Caught between these philosophies is Montana's visually stunning heritage of millions of acres of virgin forest, mostly in valleys among the Rocky Mountains. In the last days of the outgoing Congress, Mr Williams and Mr Marlenee are slugging it out over two competing 'wilderness bills' that would set some parts of this land aside for permanent protection and other parts for timber, mining and recreational exploitation.

For environmentalists like Mr Wilkinson, the importance of a Williams victory, as champion of federal protection of these areas, is fundamental. 'The history of the state of Montana is that of a Third World resource colony. The only thing stopping corporate interests from coming in and carving us up and taking away the profits when they leave are federal laws,' he argued.

No place symbolises the environmental hazards quite so vividly as the town of Butte, the birthplace of Mr Williams and once the copper-mining capital of the West. At the turn of the century, when the Anaconda Mining Co had drawn 100,000 people to the town, it was said to sit on the 'richest hill on earth'. Now, its population down to 30,000 and its mines all but stripped, it lies in the shadow of mountains gouged into giant gravel terraces, while at its edge, a crater that measures a mile-and-a-half across and 1,800ft deep, is filling with poisonous water at the rate of 7 million gallons a day.

Mr Williams, campaigning recently in Butte, pointed to the wilderness issue to underscore what he believes is at stake in this race. 'Montana is in a very real way approaching the brow of America's final hill. Montana now is how America used to be,' he said in an interview. 'We still have time to determine our own destiny - Ron sees that destiny very differently than I do. I would allow sensible use of our natural resources, while protecting the value of our scenery. Ron would run the remaining forest through the mill.'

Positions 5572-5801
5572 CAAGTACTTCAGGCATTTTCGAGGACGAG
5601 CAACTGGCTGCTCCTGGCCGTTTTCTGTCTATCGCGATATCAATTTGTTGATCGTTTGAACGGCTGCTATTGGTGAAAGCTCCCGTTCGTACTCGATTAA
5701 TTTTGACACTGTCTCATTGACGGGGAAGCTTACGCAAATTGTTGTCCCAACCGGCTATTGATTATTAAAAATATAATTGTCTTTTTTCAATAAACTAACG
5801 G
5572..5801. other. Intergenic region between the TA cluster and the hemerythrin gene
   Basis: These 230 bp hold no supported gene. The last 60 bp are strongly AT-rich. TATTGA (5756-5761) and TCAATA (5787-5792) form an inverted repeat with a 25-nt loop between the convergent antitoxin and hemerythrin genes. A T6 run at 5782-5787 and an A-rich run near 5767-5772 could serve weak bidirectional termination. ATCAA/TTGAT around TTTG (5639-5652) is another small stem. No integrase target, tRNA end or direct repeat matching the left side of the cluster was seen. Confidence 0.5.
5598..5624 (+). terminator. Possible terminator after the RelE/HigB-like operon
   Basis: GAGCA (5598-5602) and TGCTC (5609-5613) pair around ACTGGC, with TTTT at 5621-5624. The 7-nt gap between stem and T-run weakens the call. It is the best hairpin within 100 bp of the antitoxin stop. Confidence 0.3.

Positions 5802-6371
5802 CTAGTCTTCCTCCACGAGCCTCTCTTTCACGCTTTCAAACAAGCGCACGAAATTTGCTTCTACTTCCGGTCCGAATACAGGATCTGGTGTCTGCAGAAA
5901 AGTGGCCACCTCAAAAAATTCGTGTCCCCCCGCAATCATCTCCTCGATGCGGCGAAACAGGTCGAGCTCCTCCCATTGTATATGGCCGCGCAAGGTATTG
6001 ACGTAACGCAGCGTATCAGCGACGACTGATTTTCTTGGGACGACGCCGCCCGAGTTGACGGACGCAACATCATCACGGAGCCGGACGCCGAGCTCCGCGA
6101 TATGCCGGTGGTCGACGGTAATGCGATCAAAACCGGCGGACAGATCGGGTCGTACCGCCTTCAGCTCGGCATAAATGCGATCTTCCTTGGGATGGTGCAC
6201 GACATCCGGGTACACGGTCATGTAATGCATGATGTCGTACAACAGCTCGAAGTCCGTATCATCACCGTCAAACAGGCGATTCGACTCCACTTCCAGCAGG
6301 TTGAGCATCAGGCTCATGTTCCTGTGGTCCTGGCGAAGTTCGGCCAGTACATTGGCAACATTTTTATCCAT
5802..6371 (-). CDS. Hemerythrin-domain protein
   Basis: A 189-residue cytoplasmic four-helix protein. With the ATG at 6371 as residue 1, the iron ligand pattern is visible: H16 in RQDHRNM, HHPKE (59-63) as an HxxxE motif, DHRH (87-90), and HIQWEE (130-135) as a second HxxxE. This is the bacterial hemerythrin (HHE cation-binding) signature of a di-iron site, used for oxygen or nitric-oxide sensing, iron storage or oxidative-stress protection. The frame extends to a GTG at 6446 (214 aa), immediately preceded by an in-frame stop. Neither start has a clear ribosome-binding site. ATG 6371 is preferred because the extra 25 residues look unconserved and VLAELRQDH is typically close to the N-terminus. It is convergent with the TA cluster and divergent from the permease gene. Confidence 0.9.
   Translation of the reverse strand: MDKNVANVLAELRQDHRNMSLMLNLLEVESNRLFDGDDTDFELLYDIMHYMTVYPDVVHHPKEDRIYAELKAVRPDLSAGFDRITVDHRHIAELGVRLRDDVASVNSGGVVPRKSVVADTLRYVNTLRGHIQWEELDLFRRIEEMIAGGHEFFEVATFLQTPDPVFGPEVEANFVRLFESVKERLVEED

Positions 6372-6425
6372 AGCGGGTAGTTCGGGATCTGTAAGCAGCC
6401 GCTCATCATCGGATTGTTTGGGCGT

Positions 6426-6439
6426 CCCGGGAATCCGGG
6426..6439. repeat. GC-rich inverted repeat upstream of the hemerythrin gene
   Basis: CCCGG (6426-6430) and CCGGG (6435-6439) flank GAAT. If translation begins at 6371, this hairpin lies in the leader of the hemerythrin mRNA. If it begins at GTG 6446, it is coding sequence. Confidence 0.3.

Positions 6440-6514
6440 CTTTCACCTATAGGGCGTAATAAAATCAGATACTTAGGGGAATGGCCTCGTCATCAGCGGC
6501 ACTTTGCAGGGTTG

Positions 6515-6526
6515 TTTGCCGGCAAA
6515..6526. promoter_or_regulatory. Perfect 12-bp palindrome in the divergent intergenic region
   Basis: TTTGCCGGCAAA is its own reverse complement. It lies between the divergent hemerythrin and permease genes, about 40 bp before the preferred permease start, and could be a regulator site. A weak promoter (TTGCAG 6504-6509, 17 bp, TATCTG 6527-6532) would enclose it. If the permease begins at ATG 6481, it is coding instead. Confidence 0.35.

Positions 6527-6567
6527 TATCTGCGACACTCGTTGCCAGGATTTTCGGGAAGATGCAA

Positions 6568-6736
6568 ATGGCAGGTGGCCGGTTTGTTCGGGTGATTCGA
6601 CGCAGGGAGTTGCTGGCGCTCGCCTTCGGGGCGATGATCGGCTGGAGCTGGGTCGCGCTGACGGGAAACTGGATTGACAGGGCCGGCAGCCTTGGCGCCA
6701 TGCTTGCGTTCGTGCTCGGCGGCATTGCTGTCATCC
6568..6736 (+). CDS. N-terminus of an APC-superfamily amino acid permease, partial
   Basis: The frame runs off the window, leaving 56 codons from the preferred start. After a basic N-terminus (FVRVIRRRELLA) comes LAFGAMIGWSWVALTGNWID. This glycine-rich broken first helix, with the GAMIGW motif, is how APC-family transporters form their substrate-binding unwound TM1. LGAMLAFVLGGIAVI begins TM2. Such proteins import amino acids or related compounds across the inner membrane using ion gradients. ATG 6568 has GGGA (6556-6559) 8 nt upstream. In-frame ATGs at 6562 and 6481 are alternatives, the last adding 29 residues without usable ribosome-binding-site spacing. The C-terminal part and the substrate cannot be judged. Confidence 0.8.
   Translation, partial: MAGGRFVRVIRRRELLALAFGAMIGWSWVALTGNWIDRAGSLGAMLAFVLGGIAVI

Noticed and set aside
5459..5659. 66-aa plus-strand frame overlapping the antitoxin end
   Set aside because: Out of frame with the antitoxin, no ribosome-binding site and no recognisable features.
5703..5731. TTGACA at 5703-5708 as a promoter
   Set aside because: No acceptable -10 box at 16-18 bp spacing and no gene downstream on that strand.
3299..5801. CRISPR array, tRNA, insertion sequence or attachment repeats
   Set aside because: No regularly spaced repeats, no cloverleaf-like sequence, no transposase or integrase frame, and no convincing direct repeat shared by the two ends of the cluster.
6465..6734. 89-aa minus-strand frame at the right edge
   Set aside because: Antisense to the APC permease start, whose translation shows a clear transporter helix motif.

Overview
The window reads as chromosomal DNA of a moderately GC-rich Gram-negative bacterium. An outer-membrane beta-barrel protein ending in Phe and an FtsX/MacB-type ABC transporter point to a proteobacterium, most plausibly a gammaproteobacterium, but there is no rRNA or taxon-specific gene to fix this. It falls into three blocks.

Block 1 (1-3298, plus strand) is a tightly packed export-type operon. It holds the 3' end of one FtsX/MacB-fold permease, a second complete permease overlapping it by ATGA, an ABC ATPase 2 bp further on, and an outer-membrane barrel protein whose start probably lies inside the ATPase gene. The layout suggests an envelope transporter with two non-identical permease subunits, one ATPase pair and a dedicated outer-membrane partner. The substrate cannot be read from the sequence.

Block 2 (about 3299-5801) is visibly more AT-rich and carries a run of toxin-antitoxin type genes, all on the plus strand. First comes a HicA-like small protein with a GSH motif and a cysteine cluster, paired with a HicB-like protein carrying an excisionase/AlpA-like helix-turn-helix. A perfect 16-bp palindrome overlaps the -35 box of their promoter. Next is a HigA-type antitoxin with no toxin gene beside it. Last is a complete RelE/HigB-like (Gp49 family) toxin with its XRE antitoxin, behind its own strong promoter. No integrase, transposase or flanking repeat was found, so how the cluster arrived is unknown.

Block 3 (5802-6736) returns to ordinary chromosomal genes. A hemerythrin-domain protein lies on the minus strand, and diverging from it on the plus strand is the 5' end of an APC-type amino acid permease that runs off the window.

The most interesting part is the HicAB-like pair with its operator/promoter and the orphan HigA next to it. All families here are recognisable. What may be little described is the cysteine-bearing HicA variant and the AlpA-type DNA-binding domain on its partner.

Mr Marlenee rejects as 'preposterous' accusations that he would sacrifice scenery for economic gain willy-nilly but ridicules what he sees as his opponent's extremism. 'You don't have to put people out of work, you don't have to bankrupt local communities, you don't have to shut up businesses, to be environmentally sensitive,' he said. 'All you have to be is balanced.'

In a time of economic hardship and in a state so dependent on natural resources, Mr Williams knows his enviromental message carries considerable risk. But his vote will be swollen by an important recent influx of often young, environmentally-conscious settlers from other states, notably California, who have come to 'Big Sky' country in search of America's last mountain paradise. Valleys around Bozeman are becoming virtual extensions of Hollywood, providing ranch homes to such folk as Jane Fonda and Robert Redford.

Mr Williams often reminds supporters of Montana's own description of itself as the 'last best place' in America. 'All I'm trying to do,' he says, 'is protect the best of the last best place.'

(Map omitted)